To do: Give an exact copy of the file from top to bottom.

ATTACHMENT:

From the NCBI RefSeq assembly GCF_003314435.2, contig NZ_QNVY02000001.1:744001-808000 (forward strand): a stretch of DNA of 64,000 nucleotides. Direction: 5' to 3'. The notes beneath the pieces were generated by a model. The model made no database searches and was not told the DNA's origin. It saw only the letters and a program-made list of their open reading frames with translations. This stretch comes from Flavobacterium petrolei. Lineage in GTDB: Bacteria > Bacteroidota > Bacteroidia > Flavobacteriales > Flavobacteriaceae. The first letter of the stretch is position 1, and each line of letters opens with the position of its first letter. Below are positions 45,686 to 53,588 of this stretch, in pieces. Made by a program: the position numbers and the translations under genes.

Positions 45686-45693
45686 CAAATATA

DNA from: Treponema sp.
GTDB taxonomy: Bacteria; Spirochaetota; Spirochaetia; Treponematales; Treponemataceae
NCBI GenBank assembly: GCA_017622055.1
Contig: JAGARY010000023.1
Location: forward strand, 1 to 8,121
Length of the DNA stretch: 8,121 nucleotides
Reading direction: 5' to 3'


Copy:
From the NCBI RefSeq assembly GCF_003314435.2, contig NZ_QNVY02000001.1:744001-808000 (forward strand): a stretch of DNA of 64,000 nucleotides. Direction: 5' to 3'. The notes beneath the pieces were generated by a model. The model made no database searches and was not told the DNA's origin. It saw only the letters and a program-made list of their open reading frames with translations. This stretch comes from Flavobacterium petrolei. Lineage in GTDB: Bacteria > Bacteroidota > Bacteroidia > Flavobacteriales > Flavobacteriaceae. The first letter of the stretch is position 1, and each line of letters opens with the position of its first letter. Below are positions 45,686 to 53,588 of this stretch, in pieces. Made by a program: the position numbers and the translations under genes.

Positions 45686-45693
45686 CAAATATA

DNA from: Treponema sp.
GTDB taxonomy: Bacteria; Spirochaetota; Spirochaetia; Treponematales; Treponemataceae
NCBI GenBank assembly: GCA_017622055.1
Contig: JAGARY010000023.1
Location: forward strand, 1 to 8,121
Length of the DNA stretch: 8,121 nucleotides
Reading direction: 5' to 3'